Wednesday, June 24, 2015

Five New Facts you Should Know About the On All Fronts Blog

An inside look into the world of CBCF and the people connected to the cause.

Why blog?  When it comes to breast cancer, I was “there and did that” in 1991.  I am well and beyond grateful for the generosity and kindness of others who shared their intimate cancer stories and experiences with me, then and now.  Your tales have been real, inspirational, difficult, downright goofy, often hilarious and always food for the soul.

I hope that in blog-land, On All Fronts readers have found something of value.  Life moves on, and now I want to expand the blog to be for the entire Canadian Breast Cancer Foundation – BC/Yukon Region (CBCF), to share more about the inside world of CBCF and so many fascinating people who are connected to the breast cancer cause.

Below are five types of articles that you can look forward to reading:

1.  Ask an Expert
Discover what words of advice are shared in personal articles about breast cancer written by survivors, researchers, fellows, students, donors, volunteers, medical practitioners, and friends or family members that are connected to the cause.

2.  CBCF Staff Highlights
Who are the people behind the Foundation and what are their experiences working for the cause?

3.  Breast Health
Read about the latest breast health and cancer news, information, advice, and programs.  What steps can you take to reduce your risk of breast cancer?

4.  CBCF Events
Get an insider’s look at the many events that CBCF offers.

5.  And of course... articles written by ME!

Don’t miss out on the action and be sure to subscribe to On All Fronts by typing in your email address at the top left side of this webpage.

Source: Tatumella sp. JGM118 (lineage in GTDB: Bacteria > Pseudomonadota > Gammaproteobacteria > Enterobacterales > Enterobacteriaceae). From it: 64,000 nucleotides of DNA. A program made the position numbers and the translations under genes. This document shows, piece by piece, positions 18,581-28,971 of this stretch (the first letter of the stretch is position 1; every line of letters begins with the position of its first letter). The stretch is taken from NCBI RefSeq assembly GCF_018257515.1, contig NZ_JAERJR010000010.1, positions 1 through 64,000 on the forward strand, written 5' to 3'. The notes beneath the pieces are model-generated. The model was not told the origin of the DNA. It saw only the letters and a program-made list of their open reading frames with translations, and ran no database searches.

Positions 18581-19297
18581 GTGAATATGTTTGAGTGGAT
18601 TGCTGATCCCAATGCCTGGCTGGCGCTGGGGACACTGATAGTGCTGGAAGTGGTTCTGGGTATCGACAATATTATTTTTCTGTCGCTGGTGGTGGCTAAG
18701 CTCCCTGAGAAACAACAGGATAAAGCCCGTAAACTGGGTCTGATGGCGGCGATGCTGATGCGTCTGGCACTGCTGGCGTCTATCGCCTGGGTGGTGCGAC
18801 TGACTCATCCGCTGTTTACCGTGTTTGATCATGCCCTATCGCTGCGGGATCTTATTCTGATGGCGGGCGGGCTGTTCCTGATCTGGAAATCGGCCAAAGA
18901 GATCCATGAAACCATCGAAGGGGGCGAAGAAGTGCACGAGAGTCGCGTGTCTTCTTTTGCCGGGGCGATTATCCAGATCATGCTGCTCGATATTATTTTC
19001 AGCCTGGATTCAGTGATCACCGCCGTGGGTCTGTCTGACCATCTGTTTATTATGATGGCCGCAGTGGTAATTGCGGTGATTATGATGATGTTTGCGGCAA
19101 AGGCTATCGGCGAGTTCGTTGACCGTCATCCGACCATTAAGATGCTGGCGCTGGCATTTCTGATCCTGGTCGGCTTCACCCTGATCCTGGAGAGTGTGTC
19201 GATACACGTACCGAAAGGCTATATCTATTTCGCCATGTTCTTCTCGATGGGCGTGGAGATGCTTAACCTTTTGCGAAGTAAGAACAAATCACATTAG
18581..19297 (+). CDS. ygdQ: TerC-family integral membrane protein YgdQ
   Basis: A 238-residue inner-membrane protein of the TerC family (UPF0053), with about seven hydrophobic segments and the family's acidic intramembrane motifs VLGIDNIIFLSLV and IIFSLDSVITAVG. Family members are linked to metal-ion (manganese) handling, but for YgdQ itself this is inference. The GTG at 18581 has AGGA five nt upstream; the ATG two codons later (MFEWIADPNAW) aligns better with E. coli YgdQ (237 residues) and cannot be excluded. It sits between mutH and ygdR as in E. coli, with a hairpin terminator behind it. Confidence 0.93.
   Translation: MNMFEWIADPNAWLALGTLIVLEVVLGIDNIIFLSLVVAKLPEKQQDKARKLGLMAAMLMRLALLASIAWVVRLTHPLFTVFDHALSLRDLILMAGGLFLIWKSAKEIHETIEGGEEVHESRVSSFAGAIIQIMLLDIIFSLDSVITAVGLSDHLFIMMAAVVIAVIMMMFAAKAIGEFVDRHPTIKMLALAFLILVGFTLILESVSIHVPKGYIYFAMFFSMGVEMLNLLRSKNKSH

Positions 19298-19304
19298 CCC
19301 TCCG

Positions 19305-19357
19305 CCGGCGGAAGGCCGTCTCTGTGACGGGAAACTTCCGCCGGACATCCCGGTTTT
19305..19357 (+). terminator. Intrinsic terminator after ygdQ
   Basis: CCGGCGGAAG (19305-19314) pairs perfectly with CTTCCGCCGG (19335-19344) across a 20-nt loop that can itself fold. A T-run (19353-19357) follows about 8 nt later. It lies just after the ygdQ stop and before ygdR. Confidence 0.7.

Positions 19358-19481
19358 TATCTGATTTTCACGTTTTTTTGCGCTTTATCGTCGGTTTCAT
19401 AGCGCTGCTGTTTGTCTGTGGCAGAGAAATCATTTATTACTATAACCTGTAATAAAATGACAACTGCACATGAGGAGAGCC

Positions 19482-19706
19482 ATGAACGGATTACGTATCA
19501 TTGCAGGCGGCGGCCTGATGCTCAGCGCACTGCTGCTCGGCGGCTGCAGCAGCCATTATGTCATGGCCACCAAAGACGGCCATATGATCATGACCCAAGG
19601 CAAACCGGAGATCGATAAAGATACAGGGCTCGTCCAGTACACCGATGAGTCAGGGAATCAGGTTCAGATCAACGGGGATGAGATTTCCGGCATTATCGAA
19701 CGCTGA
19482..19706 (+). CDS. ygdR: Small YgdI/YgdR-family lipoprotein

Happy reading!

Judy Caldwell
Canadian Breast Cancer Foundation – BC/Yukon Region

Tuesday, June 16, 2015

What a Day!

What a day!  Hundreds of women (in shades of pink) paddled, drummed, danced, toasted each other and celebrated with hugs, cheers and great memories.  We were quite the sight in flapper dresses, high tops, lycra, pink life jackets and pink feathered boas. 

On the same waters at False Creek where 22 of us learned to paddle 20 years ago, today's novices joined us for a circuit and a raft up in front of hundreds of our friends, families and fellow Abreast in a Boaters.  They stood on the shore beside our Memorial Garden and we all tossed flowers into the waters in memory of our paddlers who have died.

What a change.  Imagine, only two decades ago, my fellow "Originals" and I worried and wondered if our heavy duty, upper body workouts in the gym and on the water would cause lymphedema. 
It didn't. 

Instead what our groups' experience generated was a team of wildly enthusiastic, determined and skilled leaders who kick started an international phenomenon among women who had faced breast cancer.  From one boat, 151 teams are now active internationally What a story! Dr. Don McKenzie, the originator of the research that the first 22 participated in, cheered wildly when he reminded the party goers that instead of us being told what we should not do, we learned that we could lead full and active physical lives post treatments. 

Yes we can.  And we do it with mutual support and joy.

Yup, we can paddle and party hardy too!

Judy Caldwell
Canadian Breast Cancer Foundation - BC/Yukon Region

I'm So Excited

"I'm so excited
And I just can't hide it.
I'm about to lose control and I think I like it."

Saturday, June 13th, 2015.

The Pointer Sisters are blasting away in my head and I'm so excited too.  The 20th year celebration of Abreast in a Boat's amazing international success is this afternoon.  And I was fortunate to be an "Original" paddler at the very first paddle and competitions of Abreast in a Boat dragon boat paddling.

Today, once again, I get to churn the waters of Vancouver's False Creek with other "Original" teammates, novices and paddlers who have each faced breast cancer. Spitfires, all of them!

I'm dressed and ready with my first t-shirt, paddling gloves, sunscreen and most importantly, my old paddle with the names of my original team mates hand written, indelibly all over it.  Many of us will be partying and those who couldn't make it will be there in spirit and on the blade of my paddle.  It's a bit beat up, the varnish has dulled a wee, but it Still Works!  Yea.

 20 years — I'm so excited!

Judy Caldwell

Canadian Breast Cancer Foundation - BC/Yukon Region